AUGUST 2012: Gender Wage Gap by the Numbers
According to the August 2012 Women’s Earnings and Income report from Catalyst:
- The median annual earnings for full-time, year-round women workers in 2010 was $36,931 compared to $47,715 for men.
- In 2011, the median weekly earnings for full-time working women was $684, compared to $832 for men.
- In 2011, the median weekly earnings for women in full-time management, professional, and related occupations was $941, compared to $1,269 for men.
- In 2009, of the 32,280,000 dual-career couples, wives earned more than their husbands 28.9% of the time, up from 17.8% of the 29,755,000 dual-career couples in 1987.
- In 2010, full-time working married women with spouses present had median usual weekly earnings of $727, somewhat higher than never married women ($591) or women of other marital status (divorced, separated, or widowed – $653).
- In 2010, married men with spouses present had median usual weekly earnings of $939, significantly higher than never married men ($608) or men of other marital status ($774).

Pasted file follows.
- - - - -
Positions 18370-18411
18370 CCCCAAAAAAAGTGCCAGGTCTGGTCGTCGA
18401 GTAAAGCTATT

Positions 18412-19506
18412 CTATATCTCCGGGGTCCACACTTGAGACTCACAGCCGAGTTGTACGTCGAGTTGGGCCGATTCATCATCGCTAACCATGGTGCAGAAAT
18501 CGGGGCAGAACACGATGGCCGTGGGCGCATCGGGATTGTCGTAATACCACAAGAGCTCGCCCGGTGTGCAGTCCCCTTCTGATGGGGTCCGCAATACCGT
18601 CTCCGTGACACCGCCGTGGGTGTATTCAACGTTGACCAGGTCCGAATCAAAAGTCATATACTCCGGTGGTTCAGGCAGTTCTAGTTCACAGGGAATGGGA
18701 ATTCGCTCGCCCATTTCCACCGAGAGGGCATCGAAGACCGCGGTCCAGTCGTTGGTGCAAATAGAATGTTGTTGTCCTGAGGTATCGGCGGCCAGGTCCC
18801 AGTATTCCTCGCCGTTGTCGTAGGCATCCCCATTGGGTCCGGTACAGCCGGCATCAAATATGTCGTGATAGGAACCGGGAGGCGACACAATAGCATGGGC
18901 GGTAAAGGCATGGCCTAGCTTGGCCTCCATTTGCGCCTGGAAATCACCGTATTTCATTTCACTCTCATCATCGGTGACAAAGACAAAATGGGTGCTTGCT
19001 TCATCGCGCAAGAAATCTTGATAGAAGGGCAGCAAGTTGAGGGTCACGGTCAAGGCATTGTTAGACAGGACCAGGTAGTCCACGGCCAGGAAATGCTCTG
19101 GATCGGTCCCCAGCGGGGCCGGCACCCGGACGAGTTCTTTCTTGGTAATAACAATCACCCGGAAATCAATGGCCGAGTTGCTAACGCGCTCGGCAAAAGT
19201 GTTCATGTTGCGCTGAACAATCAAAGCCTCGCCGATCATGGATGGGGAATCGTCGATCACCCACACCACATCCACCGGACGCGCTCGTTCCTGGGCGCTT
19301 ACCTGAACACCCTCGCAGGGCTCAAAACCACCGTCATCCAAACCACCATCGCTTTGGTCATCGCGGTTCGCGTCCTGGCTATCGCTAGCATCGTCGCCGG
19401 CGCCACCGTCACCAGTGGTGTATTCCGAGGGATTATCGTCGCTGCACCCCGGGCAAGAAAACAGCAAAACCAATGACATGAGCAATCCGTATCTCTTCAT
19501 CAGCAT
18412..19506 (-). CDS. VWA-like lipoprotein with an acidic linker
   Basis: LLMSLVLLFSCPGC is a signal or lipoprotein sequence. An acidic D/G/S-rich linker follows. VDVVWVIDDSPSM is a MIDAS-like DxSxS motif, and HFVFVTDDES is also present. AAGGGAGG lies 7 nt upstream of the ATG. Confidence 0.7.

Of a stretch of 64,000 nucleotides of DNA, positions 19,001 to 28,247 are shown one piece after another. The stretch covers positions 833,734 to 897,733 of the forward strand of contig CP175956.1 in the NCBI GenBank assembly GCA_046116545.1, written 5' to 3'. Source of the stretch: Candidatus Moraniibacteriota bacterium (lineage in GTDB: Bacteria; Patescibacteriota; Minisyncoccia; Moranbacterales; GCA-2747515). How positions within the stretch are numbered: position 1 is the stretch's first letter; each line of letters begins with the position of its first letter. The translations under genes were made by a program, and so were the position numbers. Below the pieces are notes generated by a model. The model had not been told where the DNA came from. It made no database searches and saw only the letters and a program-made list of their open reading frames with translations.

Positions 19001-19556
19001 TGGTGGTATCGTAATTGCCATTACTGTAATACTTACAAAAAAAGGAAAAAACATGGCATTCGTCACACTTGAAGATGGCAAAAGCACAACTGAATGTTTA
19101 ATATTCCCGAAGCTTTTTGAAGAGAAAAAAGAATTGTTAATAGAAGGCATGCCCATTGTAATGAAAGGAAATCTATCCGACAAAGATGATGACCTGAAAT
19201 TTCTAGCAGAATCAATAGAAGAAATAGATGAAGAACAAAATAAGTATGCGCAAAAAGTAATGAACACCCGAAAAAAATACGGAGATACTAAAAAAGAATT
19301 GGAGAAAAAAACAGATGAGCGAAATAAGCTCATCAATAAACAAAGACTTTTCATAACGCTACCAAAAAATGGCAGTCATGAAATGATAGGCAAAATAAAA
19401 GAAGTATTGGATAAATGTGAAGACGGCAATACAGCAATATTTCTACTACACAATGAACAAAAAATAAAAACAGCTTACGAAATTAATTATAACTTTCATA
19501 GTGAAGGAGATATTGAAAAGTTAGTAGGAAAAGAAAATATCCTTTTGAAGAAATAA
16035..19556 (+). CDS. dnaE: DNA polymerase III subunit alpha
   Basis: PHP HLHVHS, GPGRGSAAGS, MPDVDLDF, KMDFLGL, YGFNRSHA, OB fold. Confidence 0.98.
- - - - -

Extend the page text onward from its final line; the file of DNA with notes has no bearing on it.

- Based on median annual earnings for full-time, year-round workers, women earned 77.4% of men’s earnings in 2010.
- Based on the median weekly earnings for full-time workers, (which excludes self-employed and full-time workers who work only part of the year), in 2011 women earned 82.2% as much as men. In 1979, women earned 62.3% as much as men.
- The earnings difference between women and men varies with age, with younger women more closely approaching pay equity than older women (2010, median weekly earnings), for full-time wage and salary workers.
- The gender wage gap also varies by industry. The biggest wage gap in the U.S. is in the Financial Activities industry, with women earning 70.5 cents for every dollar men make.